Huggins: McCadams' passing leaves huge void in Nashville prep football

Sunday, March 24, 2013 at 11:04pm

An enormous coaching pillar has just left the Nashville high school sports scene with the passing last week of Lipscomb Academy football coach Glenn McCadams.

In a real sense, Glenn McCadams was Lipscomb football. Since 1982 and for 31 seasons, the former Huntingdon High lineman roamed the sidelines for the Mustangs — more than all nine of the school’s previous coaches combined.

Under his leadership, Lipscomb won state championships three times — 1994, 2002 and 2007, along with four runner-up finishes. He was named state high school coach of the year in 2008.

McCadams died early last Thursday morning at age 66 from complications of mantle cell lymphoma. He underwent surgery March 7 to remove tumors and left the hospital a few days later. But he returned last Tuesday when complications arose.

He was coach for 44 years in all, including nine as an assistant under legendary Milan coach John Tucker. He took his team to the postseason (counting bowl games) 27 out of the next 30 years.

McCadams took Lipscomb to the playoffs 22 times. The last one came after his team clinched a berth in what turned out to be his final home game at Lipscomb last October in Week 10 when the Mustangs collected a win over Stratford.

From 1993-2010, he took Lipscomb on 18 consecutive playoff trips.

McCadams’ Lipscomb teams were 288-100, and his overall mark of 319-112 placed him among the top 10 career leaders in coaching wins in Tennessee.

Above all else, McCadams was the consummate ambassador of good sportsmanship. He never complained about losses or “bad calls” and never spoke badly of another team or another coach. His players exhibited class as well.

He was quit-witted and could joke with friends and sportswriters. But he was completely serious when practices and Friday nights rolled around. You could count on a McCadams team always being well prepared.

His best may have been the 1994 team, which finished 15-0 and easily won the 2A championship at Vanderbilt.

“I love coaching you guys,” he said after a big win a few years ago. “I could go to war with you all, I love how you give it all your all every game.”

“Glenn McCadams is one of the finest men I have ever known,” Lipscomb Academy athletic director Mike Roller said. “He was exactly who you want coaching your kids, not because he would make them better athletes — which he did — but because he would make them better people.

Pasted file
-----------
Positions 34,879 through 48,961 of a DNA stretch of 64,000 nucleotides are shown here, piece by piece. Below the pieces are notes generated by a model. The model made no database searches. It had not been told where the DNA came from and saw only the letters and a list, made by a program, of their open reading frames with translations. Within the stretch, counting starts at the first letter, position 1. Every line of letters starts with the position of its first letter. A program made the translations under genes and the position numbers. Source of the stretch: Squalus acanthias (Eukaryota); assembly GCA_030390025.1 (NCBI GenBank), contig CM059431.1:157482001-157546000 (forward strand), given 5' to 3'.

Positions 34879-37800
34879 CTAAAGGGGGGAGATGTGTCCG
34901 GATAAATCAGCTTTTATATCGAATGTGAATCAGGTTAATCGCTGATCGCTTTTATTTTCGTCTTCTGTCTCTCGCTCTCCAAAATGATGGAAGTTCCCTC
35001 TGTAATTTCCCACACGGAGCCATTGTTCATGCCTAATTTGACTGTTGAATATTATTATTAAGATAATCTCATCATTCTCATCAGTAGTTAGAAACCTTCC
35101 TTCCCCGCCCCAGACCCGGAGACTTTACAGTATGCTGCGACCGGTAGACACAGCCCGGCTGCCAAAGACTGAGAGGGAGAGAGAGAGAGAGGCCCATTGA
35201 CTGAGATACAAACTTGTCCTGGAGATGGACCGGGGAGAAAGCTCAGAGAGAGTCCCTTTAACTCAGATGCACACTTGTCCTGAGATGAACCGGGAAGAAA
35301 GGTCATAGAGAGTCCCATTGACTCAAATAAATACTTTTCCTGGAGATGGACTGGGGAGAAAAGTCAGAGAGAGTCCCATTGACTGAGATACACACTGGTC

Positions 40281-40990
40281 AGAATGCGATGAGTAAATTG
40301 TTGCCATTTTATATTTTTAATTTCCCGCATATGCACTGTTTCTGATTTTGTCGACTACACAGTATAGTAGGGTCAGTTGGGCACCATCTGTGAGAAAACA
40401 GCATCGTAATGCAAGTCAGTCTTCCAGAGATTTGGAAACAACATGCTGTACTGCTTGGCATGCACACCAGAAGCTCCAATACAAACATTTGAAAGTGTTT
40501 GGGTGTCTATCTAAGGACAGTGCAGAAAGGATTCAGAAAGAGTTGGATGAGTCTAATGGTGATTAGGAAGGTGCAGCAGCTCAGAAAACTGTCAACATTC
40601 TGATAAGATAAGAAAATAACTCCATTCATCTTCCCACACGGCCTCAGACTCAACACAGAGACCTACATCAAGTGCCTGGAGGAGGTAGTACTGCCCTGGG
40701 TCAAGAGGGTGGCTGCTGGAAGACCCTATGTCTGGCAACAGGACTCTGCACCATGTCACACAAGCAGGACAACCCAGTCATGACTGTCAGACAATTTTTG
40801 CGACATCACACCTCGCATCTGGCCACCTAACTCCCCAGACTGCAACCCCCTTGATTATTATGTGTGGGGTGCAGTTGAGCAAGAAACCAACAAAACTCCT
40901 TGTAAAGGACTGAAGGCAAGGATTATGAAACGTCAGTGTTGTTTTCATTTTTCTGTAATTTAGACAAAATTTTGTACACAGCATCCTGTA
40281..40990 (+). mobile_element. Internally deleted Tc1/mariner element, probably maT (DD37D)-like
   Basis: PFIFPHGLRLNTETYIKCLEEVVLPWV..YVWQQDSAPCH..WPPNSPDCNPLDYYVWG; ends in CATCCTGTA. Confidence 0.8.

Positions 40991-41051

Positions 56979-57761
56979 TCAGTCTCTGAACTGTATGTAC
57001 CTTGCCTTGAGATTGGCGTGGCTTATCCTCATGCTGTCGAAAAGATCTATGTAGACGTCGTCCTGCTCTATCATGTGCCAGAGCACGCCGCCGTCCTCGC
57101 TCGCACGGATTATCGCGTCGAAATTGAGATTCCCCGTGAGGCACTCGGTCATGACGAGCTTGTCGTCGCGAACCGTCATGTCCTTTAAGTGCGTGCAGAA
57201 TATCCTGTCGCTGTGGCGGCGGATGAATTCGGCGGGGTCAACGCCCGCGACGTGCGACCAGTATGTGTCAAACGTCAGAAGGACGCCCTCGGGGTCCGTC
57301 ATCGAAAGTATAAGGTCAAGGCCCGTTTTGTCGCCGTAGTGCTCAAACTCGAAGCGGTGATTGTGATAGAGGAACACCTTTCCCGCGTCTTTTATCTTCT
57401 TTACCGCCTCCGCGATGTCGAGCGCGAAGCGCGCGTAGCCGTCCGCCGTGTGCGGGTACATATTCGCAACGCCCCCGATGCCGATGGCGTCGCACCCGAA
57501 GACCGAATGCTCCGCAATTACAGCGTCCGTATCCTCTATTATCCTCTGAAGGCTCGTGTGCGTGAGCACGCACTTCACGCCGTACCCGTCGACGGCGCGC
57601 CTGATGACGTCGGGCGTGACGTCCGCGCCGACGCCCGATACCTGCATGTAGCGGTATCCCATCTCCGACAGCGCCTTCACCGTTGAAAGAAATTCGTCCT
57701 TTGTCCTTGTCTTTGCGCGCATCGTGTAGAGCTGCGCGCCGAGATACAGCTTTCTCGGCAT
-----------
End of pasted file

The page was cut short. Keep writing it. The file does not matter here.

“Yes, he was a Hall of Fame coach, but even with that very well-deserved recognition, he was a far better person than he was a coach.”

One of the top tributes came from one of his ex-players.

“Coach Mac knew when to push me to my limits, when to treat me like the man he knew I should be and when to just be gentle and understanding,” Sloan Burton, who was quarterback of the Mustangs in the mid-1990s, said on his Facebook page. “He taught me many things on the field that are invaluable to this day. However, what he taught me off the field is what meant the most. His goal in life was to mold young me to become champions off the field. He taught us hard work, integrity, commitment, honesty and respect.

“His one true goal in life was to make sure we knew the Lord. I have been blessed in my life to have known and been influenced by some truly great men and coach Mac was at the top of the list. Coach will be missed but the world is a better place because he walked it.”

“Lipscomb Academy has lost an irreplaceable icon in its history and its soul,” Lipscomb University president L. Randolph Lowry said in a release. “Coach Mac’s time with the academy spans three decades and several generations of students. He knew his game, and he taught it well.

“But more than that, he knew that the most important thing he was teaching was character and faith. Day after day, year after year, he taught thousands of young people they had it within themselves to be better than they thought they could be, on the field and in life.”

McCadams is survived by his wife of 43 years, Alacia and two children, Chip (serving in the military in Afghanistan) and Jill, and seven grandchildren.

Visitation is 3-8 p.m. Monday and 11 a.m.-noon Tuesday at Brentwood Hills Church of Christ, 5120 Franklin Pike. Funeral service will follow at noon Tuesday.

An army of a Who’s Who of coaches along with his many friends throughout Tennessee are expected to attend.

In lieu of flowers, the family asks that gifts be made to the Lipscomb Academy football program, St. Jude Children’s Research Hospital or the American Red Cross.

Rest in peace, Coach Mac.